The Relationship Between Addiction and Crime
The relationship between addiction and crime is a complex one, and the cause of much anxiety for the authorities, and much head-scratching for sociologists.
Consider, for example, that there are some who commit crime in order to fund their addiction; then there are those who are addicted to crime itself. Do we punish addicts, or do we treat them? Are some addictions “worse” than others, meaning that some addicts require punishment, and others treatment? These are just a few of the problems faced by lawmakers, police and social scientists, when dealing with addiction.
Crime to Fund AddictionThe most widely publicised relationship between crime and addiction is that of the addict breaking the law in order to feed his or her habit. This relationship earns a lot of coverage both in the news and in fiction, because it concentrates on the spectre of the possessed junkie, doing anything he can to get his next fix. The fear factor that this notion holds for the public never seems to lose its potency. In reality, the people most likely to fall victim to hard drug-related crime are other addicts, who are less able to defend themselves, and more likely to possess drugs.
But this isn't to say that the problem is not real and immediate. In 2008, the charity Addaction estimated that hard drug-related crime has cost the UK as much as £100 billion over a ten year period. In addition to the health implications of addiction, it is estimated that this relationship is costing the British taxpayer more than £16 billion every year.
Part of the problem is down to the illegality of drugs. Supporters of drug legalisation say that if hard drugs were legalised, addicts wouldn't have to go to such extreme lengths to obtain drugs. Additionally, the cost of legalised drugs would be controlled, addicts would pay considerably less, and therefore need less money to fund their addictions. Furthermore, legalised drugs could be taxed, which would help pay for the treatment of addicts.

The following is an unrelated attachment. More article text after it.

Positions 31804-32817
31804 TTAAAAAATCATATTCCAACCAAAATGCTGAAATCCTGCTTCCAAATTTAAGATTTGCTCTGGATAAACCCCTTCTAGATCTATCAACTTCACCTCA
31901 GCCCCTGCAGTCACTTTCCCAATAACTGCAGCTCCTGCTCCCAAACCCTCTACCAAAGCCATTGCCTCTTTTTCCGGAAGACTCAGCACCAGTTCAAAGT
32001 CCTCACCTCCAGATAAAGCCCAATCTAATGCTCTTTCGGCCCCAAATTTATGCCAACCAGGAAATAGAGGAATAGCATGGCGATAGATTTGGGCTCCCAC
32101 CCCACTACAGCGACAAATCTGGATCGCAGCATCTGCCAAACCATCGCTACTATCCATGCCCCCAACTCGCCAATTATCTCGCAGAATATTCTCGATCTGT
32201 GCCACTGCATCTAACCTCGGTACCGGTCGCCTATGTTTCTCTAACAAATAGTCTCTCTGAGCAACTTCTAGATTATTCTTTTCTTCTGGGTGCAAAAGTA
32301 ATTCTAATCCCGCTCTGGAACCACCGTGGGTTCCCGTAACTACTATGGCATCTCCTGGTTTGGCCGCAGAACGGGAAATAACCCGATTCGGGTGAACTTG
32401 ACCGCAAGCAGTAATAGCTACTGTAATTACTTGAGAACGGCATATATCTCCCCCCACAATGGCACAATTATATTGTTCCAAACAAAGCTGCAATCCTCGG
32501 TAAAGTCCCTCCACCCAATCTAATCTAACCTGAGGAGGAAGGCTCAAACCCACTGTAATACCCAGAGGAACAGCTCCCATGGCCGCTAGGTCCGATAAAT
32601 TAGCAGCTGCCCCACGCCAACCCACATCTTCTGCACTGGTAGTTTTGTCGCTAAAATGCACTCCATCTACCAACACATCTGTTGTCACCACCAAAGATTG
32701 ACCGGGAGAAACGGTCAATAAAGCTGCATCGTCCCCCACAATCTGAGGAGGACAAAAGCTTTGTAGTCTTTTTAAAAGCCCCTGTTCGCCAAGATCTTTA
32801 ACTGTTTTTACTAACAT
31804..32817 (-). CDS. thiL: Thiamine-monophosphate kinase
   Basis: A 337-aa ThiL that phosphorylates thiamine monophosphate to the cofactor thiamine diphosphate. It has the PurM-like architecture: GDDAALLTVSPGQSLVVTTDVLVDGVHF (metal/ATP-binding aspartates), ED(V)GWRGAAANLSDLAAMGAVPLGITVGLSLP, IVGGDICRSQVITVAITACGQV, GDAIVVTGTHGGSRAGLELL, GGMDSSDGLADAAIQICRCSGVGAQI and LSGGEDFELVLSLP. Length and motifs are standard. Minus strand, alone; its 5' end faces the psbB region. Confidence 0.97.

Opponents of drug legalisation say that it would simply result in thousands more addicts, all creating more of a burden on the state and the taxpayer.
Other Addiction-Related crimeWhilst the relationship between illegal drugs and crime is well known, the relationship between other addictions and crime is just as damaging.
Addictions to gambling, for example, can be enormously costly. People regularly get into debt to fund their gambling habit, and when they are unable to repay their debt, are in danger of turning to crime.
Alcohol and crime have a long-standing relationship. The confidence that drinking imbues in people can lead to sudden and extreme violence. Quite apart from the punch-ups that can occur in the street after closing time, it has been estimated by the British Medical Association that up to 70 percent of all domestic murders are alcohol-related. That isn't to say that everyone who gets drunk is an addict, but the relationship between alcoholism and violence is a stark one.
Then there is crime addiction itself. People who are addicted to the very feeling of breaking the law. This can be the most difficult addiction to treat, as crime is not simply the by-product of addiction, but the aim. Figuring out how to treat crime addicts continues to be a long-standing challenge for the authorities.
Changing the Approach to Addiction and Crime
Whilst the issue of addictions and crime can be an emotive one, it is clear that new methods are required to tackle a problem that is costing billions of pounds and perhaps thousands of lives. And whilst the authorities have often seemed hesitant to treat addicts rather than punish them, the most recent evidence suggests that treatment is the far more effective method.
In 2008, a study conducted by Manchester University's National Drug Evidence Centre found that addicts were 50 percent less likely to commit crime again after a course of treatment. Addicts who were simply jailed almost invariably took up crime again upon their release.